Belgium-based biopharmaceutical company Ablynx has initiated its Phase IIb RESPIRE study of ALX-0171 to treat respiratory syncytial virus (RSV) infection.

ALX-0171 is an inhaled nanobody drug candidate that fuses to the F-protein of RSV, thereby inhibiting viral replication and neutralising RSV activity by blocking virus uptake into cells.

The structure of the nanobody enables its administration through direct inhalation to the site of infection.

The Phase IIb Respire study is being conducted as a randomised, double-blind, placebo-controlled, international, multicentre dose-ranging study to test efficacy of three different doses of inhaled ALX-0171 by administering it to 180 infants who were diagnosed with RSV and hospitalised for a lower respiratory tract infection.

The subject will be administered with inhaled ALX-0171 on a once-daily basis for three consecutive days.

The study is divided into two parts, the sequential dose escalation part, which will enrol about 36 infants, and a parallel part that will include about 144 infants who will be randomly divided among one of the three dose groups of inhaled ALX-0171, or placebo.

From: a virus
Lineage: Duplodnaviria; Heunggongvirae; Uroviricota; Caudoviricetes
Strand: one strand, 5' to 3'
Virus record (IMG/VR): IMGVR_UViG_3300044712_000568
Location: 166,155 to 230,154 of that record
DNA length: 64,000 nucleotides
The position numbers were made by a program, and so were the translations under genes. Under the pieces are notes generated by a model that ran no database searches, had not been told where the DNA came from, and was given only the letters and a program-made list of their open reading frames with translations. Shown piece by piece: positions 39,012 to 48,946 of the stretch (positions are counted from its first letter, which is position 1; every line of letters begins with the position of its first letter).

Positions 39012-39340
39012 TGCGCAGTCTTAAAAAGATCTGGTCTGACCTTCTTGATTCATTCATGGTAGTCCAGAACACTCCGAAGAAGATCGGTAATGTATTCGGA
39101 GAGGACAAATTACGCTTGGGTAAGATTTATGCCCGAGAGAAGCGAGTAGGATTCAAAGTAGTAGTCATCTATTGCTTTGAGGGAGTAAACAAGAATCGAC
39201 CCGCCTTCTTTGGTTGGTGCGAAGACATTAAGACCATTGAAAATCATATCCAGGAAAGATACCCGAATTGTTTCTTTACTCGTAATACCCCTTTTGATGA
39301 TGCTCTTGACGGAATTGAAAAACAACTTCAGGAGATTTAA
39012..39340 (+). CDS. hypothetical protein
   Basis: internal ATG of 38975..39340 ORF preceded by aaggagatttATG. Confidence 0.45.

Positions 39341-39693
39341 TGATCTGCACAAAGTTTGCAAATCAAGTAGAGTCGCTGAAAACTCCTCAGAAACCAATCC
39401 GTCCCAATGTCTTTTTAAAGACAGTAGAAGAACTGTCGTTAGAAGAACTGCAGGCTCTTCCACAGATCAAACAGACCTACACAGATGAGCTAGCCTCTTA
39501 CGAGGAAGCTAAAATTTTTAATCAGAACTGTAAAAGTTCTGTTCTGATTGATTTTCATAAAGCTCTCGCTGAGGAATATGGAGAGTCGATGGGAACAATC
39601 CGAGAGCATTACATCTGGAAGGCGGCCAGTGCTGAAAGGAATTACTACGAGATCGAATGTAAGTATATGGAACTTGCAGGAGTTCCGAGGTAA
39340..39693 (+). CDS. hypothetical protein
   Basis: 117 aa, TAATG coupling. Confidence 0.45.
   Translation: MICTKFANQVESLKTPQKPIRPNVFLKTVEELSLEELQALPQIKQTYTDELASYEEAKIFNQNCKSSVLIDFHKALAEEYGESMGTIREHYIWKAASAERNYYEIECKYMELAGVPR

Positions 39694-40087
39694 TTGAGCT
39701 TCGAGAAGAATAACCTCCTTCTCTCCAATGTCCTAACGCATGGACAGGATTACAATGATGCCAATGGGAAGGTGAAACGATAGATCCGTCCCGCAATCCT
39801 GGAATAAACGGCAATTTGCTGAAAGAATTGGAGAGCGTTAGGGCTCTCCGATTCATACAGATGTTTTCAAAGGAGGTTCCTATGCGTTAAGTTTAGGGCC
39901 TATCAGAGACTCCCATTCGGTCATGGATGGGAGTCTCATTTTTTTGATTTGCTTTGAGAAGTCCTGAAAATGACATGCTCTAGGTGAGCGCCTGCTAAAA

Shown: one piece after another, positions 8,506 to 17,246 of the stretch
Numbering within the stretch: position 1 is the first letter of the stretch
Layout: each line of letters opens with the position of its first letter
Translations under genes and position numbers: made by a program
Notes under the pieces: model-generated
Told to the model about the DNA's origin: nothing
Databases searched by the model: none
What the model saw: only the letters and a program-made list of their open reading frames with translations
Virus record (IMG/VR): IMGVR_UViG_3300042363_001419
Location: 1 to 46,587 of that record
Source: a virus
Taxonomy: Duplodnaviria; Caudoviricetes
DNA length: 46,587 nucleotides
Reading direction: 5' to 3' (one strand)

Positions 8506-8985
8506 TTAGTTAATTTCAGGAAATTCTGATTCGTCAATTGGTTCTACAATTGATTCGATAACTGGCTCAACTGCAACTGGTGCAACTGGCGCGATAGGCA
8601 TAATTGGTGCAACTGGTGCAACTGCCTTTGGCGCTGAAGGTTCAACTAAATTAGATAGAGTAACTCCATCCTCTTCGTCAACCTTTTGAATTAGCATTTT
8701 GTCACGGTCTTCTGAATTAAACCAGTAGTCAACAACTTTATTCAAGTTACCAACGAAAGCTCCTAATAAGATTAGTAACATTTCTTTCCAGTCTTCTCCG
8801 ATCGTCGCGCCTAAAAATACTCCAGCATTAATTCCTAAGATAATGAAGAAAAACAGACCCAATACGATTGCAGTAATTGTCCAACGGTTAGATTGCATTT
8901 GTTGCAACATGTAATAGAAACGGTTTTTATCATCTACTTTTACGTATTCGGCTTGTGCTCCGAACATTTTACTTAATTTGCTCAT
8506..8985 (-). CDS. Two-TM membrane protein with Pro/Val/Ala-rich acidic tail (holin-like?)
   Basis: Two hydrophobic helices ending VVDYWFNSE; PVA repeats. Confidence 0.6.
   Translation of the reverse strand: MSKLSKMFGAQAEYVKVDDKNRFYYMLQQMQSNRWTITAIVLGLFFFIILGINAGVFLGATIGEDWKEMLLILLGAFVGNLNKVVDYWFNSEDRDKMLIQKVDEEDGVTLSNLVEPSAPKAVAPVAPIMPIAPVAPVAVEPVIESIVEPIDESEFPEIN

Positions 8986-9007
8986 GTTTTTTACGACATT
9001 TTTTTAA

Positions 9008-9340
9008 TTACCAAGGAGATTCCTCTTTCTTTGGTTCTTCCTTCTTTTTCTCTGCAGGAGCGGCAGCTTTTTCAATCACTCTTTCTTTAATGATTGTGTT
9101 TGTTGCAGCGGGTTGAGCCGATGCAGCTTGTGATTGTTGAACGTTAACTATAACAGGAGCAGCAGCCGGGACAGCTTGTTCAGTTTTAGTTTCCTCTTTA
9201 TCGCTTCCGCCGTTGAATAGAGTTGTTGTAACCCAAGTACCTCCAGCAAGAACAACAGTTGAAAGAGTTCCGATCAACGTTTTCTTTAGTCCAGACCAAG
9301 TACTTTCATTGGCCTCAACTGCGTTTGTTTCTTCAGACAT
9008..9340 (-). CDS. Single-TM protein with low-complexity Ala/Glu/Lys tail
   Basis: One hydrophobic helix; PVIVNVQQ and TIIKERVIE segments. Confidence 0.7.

The study is primarily focused on determining the anti-viral effect of ALX-0171 by analysing the nasal swabs.

"Ablynx is a pioneer in the development of a specific treatment for RSV infections."

The secondary endpoints of the study are to determine safety, pharmacokinetics, clinical activity and assess composite clinical scores such as the global severity score and time taken for a clinical response.

Ablynx CEO Dr Edwin Moses said: “Ablynx is a pioneer in the development of a specific treatment for RSV infections.

“The start of this efficacy study in hospitalised infants with a RSV infection is another important step forward. If recruitment goes to plan then the study is expected to be completed in the first half of 2018 with results anticipated by the end of 2018.”

ALX-0171 has demonstrated an anti-viral effect against a range of RSV strains within in-vitro models and was tolerable in multiple Phase I clinical studies in adults and a Phase I/IIa study in hospitalised infants with a RSV infection.

Image: Micrograph depicting RSV pathogen. Photo: courtesy of Dr. Erskine Palmer / Centers for Disease Control and Prevention's Public Health Image Library (PHIL).